It was a split decision in South Carolina for two top Republican targets of former President Donald Trump, with one prevailing and one losing to a primary challenger on Tuesday.
Rep. Tom Rice, who voted to impeach Trump, lost to state Rep. Russell Fry, while Rep. Nancy Mace cleared the 50% threshold to avoid a runoff against Katie Arrington.
The races were key tests of Trump’s power in the GOP. Most of the former president’s endorsed candidates have secured wins, but no Trump-backed challenger had ousted an incumbent.
Rice and Mace earned Trump’s ire not because of their voting records, which are solidly conservative, but for being deemed insufficiently loyal.
Rice was one of 10 Republicans who voted to impeach Trump in 2021, a vote that surprised many in Washington and South Carolina given his previous support for Trump and his conservative record.
Mace didn’t vote to impeach Trump, but repeatedly called him out in the aftermath of the Jan. 6, 2021, riot at the Capitol. In October, Mace was one of nine Republicans to support referring criminal contempt charges against former Trump adviser Steve Bannon.
Rice’s vote to impeach Trump was so surprising that Minority Whip Steve Scalise (R-La.) called him to make sure he voted correctly. The five-term congressman had previously defended Trump and voted for him twice. But he’s remained firm about his vote to impeach Trump, telling ABC’s “This Week” that he “took an oath to protect the Constitution, and I did it then and I would do it again tomorrow.”
Fry fashioned his campaign as a referendum on allegiance to Trump, with campaign ads focused on Rice’s vote to impeach. One ad put Rice in the same room as the devil and the Joker, and urged voters “to kick another villain out of D.C. and vote for President Trump’s choice.”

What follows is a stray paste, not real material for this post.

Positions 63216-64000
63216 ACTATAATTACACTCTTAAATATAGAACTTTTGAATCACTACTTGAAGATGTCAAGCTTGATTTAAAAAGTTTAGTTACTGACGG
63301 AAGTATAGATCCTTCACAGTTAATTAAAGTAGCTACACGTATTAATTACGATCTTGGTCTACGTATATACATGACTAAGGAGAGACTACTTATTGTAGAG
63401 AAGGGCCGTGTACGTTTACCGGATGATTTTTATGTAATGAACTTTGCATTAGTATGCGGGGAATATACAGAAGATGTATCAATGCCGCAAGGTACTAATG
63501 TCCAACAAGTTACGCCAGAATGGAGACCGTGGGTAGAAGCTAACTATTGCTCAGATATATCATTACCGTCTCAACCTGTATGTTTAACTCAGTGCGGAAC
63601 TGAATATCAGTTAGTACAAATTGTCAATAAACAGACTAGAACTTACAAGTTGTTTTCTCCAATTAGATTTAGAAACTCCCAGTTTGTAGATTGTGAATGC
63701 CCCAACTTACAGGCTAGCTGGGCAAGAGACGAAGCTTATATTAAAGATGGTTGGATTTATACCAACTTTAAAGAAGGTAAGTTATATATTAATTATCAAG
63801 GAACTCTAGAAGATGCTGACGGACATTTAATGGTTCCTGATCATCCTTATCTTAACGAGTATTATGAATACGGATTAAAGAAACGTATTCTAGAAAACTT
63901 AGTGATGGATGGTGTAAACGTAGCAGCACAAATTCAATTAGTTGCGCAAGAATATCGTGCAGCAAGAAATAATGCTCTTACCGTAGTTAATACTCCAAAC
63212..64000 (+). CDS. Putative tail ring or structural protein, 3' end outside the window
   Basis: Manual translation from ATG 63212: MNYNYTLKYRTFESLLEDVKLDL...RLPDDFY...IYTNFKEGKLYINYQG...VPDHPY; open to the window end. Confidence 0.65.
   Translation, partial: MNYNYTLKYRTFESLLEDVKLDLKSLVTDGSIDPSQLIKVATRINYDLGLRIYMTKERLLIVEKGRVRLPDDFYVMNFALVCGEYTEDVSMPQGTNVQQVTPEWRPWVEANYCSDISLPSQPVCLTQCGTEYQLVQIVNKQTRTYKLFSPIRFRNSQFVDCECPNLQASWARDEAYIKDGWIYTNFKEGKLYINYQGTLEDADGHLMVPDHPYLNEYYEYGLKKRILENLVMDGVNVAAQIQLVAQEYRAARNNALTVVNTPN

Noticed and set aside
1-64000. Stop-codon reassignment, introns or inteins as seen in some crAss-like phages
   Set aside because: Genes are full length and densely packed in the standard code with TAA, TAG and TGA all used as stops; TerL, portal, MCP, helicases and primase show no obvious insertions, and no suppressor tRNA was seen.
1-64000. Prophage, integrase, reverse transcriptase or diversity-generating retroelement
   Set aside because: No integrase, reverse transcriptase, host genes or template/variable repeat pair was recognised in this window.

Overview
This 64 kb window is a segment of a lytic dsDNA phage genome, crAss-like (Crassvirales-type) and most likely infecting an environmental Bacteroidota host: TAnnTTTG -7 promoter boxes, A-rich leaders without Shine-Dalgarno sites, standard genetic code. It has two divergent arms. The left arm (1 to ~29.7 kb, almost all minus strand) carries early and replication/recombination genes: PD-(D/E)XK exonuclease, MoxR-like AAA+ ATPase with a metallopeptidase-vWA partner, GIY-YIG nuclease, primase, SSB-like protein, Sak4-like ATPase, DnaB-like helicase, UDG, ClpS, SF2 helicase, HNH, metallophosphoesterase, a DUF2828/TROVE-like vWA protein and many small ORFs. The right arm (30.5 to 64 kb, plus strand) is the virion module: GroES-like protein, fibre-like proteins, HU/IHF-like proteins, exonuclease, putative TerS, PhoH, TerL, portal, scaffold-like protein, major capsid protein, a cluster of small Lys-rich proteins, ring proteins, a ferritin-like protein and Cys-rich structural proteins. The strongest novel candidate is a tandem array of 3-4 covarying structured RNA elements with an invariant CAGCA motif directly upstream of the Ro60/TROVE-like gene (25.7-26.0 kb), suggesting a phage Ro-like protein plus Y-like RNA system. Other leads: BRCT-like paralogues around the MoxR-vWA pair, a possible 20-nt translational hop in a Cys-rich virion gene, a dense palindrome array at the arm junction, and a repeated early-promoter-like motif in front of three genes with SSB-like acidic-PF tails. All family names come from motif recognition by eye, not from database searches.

Mace unseated Democrat Joe Cunningham in 2020. Since then, redistricting made the new district she’s seeking re-election in more firmly Republican by shifting more of Charleston to House Majority Whip Jim Clyburn’s (D-S.C.) neighboring district.
Mace has fluctuated between a Trump critic and supporter. Shortly after Jan. 6, she made multiple TV appearances suggesting the party needed to move away from Trump. She told CNN the riots “wiped out” Trump’s entire legacy. She said on NBC’s “Meet the Press” that Trump “put all of our lives at risk.”
In February, a day after Trump endorsed Arrington while slamming Mace as “very disloyal,” Mace filmed a video outside Trump Tower in New York reminding viewers she worked for Trump’s 2016 campaign and supported him in 2020.
Mace picked up local support, including from former South Carolina Gov. Nikki Haley (R), who was also Trump’s ambassador to the United Nations, and the mayor of Summerville where Arrington currently lives.
Arrington, a former state legislator, was the Republican nominee for the district in 2018 when she unseated Rep. Mark Sanford in his primary. Arrington then lost to Cunningham in the general election, one of dozens of seats Democrats picked up across the country. But she maintained Trump’s support – he held a rally that she and Fry appeared at in March.
To contact the reporter on this story: Emily Wilkins in Washington at firstname.lastname@example.org